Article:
Tiktok Bios

In short, it would appear so; we’ve got at least words we’d expect to see in the bios of marketing folks.

Now, the big question is, what predicts video views in the marketing hashtag? Are there attributes that the most viewed videos in marketing have in common? Do those extra hashtags matter? Let’s dig into a basic correlation analysis.

TikTok correlation analysis

What we see in the analysis above is not surprising, but it is helpful to know. We calibrated on play count, on the premise that if your video isn’t being seen, there’s really no point to your efforts on TikTok. So what correlates to video plays? The most statistically significant factors are likes (digg count), comments, and shares – in other words, traditional measures of engagement.

Followed by the obvious measures, we do see that the main hashtag, along with variations on the hashtag, do seem to provide minor correlation with video views; that is, videos which use topically-relevant hashtags do seem to get viewed more.

The challenge with TikTok’s data is that there’s no way to determine if these are leading or lagging indicators; that is, does a video that’s been seen a lot get more shares and comments, or does a video that earns momentum with shares and comments end up with a lot of views? There’s no way to prove causation from this data alone.

So What?

Unlike trending videos, which can be on nearly any topic at all, looking at videos within a specific hashtag shows very different performance. We also see hashtags potentially play a greater predicive role in whether a video gets seen or not. That said, the same general guidelines about building audience to improve the probability of a video being seen hold true.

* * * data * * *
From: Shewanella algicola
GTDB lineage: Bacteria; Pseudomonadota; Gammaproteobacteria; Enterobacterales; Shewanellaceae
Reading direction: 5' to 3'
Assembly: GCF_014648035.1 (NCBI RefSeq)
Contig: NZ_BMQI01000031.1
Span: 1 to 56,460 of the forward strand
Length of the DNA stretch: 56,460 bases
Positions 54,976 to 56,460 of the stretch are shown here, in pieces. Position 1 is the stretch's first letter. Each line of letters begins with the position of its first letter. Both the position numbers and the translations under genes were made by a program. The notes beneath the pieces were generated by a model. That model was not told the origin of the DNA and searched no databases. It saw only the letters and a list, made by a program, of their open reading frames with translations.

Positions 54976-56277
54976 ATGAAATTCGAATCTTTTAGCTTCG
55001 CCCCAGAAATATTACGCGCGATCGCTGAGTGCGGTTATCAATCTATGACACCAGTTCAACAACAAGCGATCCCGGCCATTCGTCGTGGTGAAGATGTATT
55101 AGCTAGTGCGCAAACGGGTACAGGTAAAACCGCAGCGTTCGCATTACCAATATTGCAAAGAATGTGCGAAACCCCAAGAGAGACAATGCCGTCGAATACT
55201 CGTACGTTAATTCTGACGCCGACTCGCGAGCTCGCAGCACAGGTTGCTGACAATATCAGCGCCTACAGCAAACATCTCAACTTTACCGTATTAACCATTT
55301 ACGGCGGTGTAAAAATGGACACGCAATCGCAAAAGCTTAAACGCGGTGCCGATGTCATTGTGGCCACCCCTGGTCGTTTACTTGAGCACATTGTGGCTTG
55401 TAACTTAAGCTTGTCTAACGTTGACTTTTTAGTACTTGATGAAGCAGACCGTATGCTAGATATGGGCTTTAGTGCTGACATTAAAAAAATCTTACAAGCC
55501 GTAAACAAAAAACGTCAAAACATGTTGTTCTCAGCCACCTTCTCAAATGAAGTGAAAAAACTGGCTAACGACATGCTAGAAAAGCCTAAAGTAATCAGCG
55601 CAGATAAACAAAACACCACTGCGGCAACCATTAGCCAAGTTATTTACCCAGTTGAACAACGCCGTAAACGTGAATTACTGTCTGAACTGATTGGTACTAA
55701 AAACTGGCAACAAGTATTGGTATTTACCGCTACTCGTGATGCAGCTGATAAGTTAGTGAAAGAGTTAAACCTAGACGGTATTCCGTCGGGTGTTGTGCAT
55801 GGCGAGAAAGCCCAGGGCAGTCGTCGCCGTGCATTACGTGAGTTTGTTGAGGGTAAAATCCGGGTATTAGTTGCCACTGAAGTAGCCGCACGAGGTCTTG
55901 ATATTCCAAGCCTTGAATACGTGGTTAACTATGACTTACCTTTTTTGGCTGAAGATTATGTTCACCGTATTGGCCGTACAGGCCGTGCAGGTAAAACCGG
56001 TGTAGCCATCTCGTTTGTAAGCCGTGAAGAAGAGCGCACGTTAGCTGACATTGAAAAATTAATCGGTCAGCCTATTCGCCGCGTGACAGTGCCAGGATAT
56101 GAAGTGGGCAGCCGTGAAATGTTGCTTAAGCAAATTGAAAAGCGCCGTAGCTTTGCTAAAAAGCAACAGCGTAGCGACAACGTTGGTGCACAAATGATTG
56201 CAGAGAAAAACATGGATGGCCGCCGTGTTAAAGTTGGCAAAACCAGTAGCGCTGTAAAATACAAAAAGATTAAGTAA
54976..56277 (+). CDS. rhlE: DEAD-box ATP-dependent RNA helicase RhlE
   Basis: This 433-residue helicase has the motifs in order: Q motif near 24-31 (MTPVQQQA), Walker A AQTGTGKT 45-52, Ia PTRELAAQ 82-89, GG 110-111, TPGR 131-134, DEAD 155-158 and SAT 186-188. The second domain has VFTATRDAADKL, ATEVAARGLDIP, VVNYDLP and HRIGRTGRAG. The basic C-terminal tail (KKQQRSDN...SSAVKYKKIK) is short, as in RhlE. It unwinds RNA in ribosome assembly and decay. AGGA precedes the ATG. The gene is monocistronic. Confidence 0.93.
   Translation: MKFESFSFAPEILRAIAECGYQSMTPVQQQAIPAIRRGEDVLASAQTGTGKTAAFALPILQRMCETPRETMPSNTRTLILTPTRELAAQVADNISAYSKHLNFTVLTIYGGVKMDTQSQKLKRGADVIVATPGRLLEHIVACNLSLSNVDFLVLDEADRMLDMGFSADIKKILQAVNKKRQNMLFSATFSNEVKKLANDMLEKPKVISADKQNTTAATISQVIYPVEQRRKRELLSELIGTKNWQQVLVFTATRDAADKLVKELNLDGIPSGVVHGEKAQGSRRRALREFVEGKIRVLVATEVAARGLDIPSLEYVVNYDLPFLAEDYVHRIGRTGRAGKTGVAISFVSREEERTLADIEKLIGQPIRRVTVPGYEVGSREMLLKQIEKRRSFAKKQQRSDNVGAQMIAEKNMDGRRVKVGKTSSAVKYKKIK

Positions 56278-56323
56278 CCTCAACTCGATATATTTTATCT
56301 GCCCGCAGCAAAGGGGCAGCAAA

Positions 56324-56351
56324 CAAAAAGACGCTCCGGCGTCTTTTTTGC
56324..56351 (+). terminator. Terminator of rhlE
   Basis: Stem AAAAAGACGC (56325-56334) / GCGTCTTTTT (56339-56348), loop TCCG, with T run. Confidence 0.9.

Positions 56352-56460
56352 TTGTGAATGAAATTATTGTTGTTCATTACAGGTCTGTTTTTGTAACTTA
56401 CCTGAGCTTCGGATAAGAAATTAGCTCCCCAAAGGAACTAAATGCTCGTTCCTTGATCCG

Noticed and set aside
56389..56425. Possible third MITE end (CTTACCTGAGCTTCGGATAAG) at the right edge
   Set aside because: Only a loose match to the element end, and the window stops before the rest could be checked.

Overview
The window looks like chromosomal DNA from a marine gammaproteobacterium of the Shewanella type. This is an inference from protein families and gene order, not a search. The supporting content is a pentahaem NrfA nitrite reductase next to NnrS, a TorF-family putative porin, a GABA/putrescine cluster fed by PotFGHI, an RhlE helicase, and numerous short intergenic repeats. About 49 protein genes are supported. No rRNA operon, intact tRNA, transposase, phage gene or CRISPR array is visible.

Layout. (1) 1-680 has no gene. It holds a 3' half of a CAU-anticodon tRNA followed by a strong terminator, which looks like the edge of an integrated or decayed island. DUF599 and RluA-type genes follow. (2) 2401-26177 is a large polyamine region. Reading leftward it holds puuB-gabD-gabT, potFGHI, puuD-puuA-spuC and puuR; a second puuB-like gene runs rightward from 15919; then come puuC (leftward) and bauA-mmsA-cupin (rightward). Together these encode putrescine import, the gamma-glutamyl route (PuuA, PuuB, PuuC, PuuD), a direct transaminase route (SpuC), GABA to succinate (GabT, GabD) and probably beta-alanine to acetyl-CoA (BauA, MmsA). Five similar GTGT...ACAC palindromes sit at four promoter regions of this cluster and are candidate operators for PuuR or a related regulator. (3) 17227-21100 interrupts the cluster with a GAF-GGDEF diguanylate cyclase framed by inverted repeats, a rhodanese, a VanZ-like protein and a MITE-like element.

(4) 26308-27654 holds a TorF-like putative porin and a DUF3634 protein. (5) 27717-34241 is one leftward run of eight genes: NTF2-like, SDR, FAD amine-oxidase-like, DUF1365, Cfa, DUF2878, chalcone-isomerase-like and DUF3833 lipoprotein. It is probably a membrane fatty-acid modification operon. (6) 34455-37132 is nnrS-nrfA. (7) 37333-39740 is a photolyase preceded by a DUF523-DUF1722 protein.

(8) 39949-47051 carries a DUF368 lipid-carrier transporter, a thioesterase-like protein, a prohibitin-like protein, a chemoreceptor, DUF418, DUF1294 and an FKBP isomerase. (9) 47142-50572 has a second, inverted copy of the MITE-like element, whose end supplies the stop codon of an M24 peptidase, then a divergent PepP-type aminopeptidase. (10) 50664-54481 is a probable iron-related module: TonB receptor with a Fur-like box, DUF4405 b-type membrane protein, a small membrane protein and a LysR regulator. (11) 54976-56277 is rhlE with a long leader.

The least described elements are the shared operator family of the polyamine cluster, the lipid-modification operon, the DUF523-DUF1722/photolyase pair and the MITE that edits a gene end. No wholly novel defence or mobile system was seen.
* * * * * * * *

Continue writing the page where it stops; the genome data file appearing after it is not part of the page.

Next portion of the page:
In a recent article in the New York Times, TikTok documents confirmed many of the findings above; watch time, likes, comments, and other basic user activities are central to the recommendation algorithm, so creating content that adheres to these practices is essential for improved performance.

If we wanted to improve the performance of our videos, we might also look to marketers and check if any of their videos have entered the trending dataset – and then see what specifically they did to achieve good results.

The key takeaway is that TikTok is not an unknowable black box. With the right data, you can make good use of it for marketing purposes as long as the content you provide is valuable and what your audience wants more of.

Trust Insights used a NodeJS data extraction package to extract data about 5,776 videos on TikTok using the marketing hashtag. The timeframe of the dataset is 23 November 2021 – 5 December 2021. The date of the study is December 13, 2021. Trust Insights is the sole sponsor of the study and neither gave nor received compensation for data used, beyond applicable service fees to software vendors, and declares no competing interests.